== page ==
Media: Journalism and Crisis B

The financial crisis of 2007 was a major development, which affected large numbers of individual and institutional investors. After the emergence of this crisis, scholars and citizens began to search for the reasons for the development of this event. The media was also questioned because it had not warned the public concerning the imminent crisis. Journalists claimed that they were not aware of the event. However, there are evidences to suggest that the media was aware of the event, but it failed to alert people concerning this event.

Journalists, traditionally, are expected to show objectivity. However, in many cases, they may fail to exhibit objectivity in their analysis. In this context, it is important to define objectivity, as it is the principal goal of an ideal journalist. Objectivity can be defined as the performance of the journalist based on truth (Boudana 2011, p. 385).

Further, it is important that the journalist should be able to defend empirically his or her argument or report. At the same time, one category of scholars would argue that objectivity in journalism is not achievable. The reason for their inability to stick to the principle of objectivity is the fact that they fail to defend their arguments or performance based on empirical evidence. Consequently, journalists who fail to give strong evidence for their arguments fail to respect the principle of objectivity. The journalists should understand the meaning and scope of the term “objectivity” (Boudana 2011, p. 385).

Journalism has been defined as “professional ideology”, as journalists need to exhibit professionalism while reporting and discussing various issues (Deuze 2005, p. 443). They also provide service to the society, as their reports have positive or negative impact on the community. The sociocultural developments including multiculturalism and new media can affect professionalism of journalists. At the same time, they are expected to show objectivity. Journalists, who attempt to achieve the ideal of objectivity, tend to remain detached from the news material. However, some scholars suggest that journalists who are detached from their subjects are not able to do justice to their work, as they may miss a few important perspectives (Deuze 2005, p. 448). At the same time, it is suggested that journalists should enjoy autonomy and freedom so that they are able to express their views without fear or favour. Restrictions imposed on journalists by the media houses can be counter-productive, as journalists are not able to present an objective analysis of the news item. At the same time, newspapers and magazines owned by corporate houses are not likely to represent objectivity, as journalists do not enjoy freedom to express their views (Deuze 2005, p. 448).

The 2007 financial crisis was a major event that affected the U.S. and other major economies. Interestingly, the media played a passive role in alerting the investors concerning the impending crisis. On the contrary, the CNBC attempted to popularize financial investment, thereby giving the confidence to the ordinary investor to dream of earning millions by trading in the stock market. The print media had an opportunity to alert the investor concerning the imminent crisis. However, the newspapers such as The Wall Street Journal (WSJ) and the New York Times decided to remain silent on this issue. Consequently, the “watch dogs” would not sound the gullible investor (Usher 2014).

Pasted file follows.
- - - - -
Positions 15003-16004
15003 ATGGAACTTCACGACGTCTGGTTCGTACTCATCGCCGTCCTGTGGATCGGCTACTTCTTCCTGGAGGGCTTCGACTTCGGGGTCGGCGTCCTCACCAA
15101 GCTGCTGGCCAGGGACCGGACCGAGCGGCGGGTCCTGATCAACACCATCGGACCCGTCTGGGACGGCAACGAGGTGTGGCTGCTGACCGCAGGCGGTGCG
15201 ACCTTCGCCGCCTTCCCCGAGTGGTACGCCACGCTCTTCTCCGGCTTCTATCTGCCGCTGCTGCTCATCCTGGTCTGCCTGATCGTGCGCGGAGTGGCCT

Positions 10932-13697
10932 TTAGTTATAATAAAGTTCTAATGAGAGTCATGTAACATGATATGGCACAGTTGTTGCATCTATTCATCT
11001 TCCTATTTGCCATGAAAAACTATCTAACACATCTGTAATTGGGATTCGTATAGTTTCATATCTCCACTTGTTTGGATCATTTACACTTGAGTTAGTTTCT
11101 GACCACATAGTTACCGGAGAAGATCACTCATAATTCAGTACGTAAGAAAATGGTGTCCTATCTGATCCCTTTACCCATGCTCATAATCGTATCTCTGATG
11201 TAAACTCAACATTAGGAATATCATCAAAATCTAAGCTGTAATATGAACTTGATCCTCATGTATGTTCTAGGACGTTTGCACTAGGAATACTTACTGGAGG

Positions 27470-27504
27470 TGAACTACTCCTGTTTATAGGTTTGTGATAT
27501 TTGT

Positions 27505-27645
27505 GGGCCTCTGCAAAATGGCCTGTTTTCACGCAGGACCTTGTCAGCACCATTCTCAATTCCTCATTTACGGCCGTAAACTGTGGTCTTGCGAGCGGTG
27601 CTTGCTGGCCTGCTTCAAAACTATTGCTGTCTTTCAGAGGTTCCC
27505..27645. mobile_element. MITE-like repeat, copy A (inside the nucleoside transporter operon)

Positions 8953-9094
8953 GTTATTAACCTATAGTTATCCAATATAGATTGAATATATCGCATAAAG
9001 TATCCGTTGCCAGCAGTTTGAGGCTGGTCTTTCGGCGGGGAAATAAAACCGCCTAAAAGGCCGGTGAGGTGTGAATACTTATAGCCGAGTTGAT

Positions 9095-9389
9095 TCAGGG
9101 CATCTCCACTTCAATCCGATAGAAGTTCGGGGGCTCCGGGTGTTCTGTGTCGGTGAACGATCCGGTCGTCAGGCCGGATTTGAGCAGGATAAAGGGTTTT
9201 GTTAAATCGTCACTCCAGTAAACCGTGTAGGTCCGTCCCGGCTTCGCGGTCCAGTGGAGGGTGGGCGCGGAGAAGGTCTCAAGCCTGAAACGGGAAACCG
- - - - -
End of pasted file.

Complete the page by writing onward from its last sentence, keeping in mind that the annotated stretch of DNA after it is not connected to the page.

The newspapers indulged in access reporting, by giving information while at the same time avoiding accountability journalism (Usher 2014, p. 1439). However, in 2000 and 2004, a few reports indicated that the subprime crisis was emerging. The media houses have been linked, traditionally, to the business houses. In 2007, the media company News Corp bought WSJ, which suffered from financial losses. This development affected the ability of the WSJ journalists to develop news concerning the relationship between subprime lending and the financial crisis (Usher 2014, p. 1439).

News reporting and analysis involves “frame-building process” (Falasca 2014, p. 1). It also involves the interaction between the political forces and the media. The political force, in this context, is the government. Interestingly, during the financial crisis, the government controlled the frame-building process, as the journalists obtained information from the government and reported the same in their newspapers. Consequently, journalists could not maintain their independence (Falasca 2014, p. 1). The political actors dominate the frame-building process by providing information to the journalists. In the process, journalists do not collect information from other sources. Consequently, they represent the views of the government actors. Unforeseen events are likely to compel the journalists to seek information from various sources apart from the government. Interestingly, contrary to this expectation during the financial crisis, the newspapers depended mostly on the information provided by the government authorities. At the same time, journalists in Sweden explored the views of citizens and experts concerning the crisis (Falasca 2014, p. 11). As the journalists failed to find new sources of information, they could not maintain objectivity in their reporting, and they lacked professionalism, as they depended largely on the information provided by the government authorities (Falasca 2014, p. 11).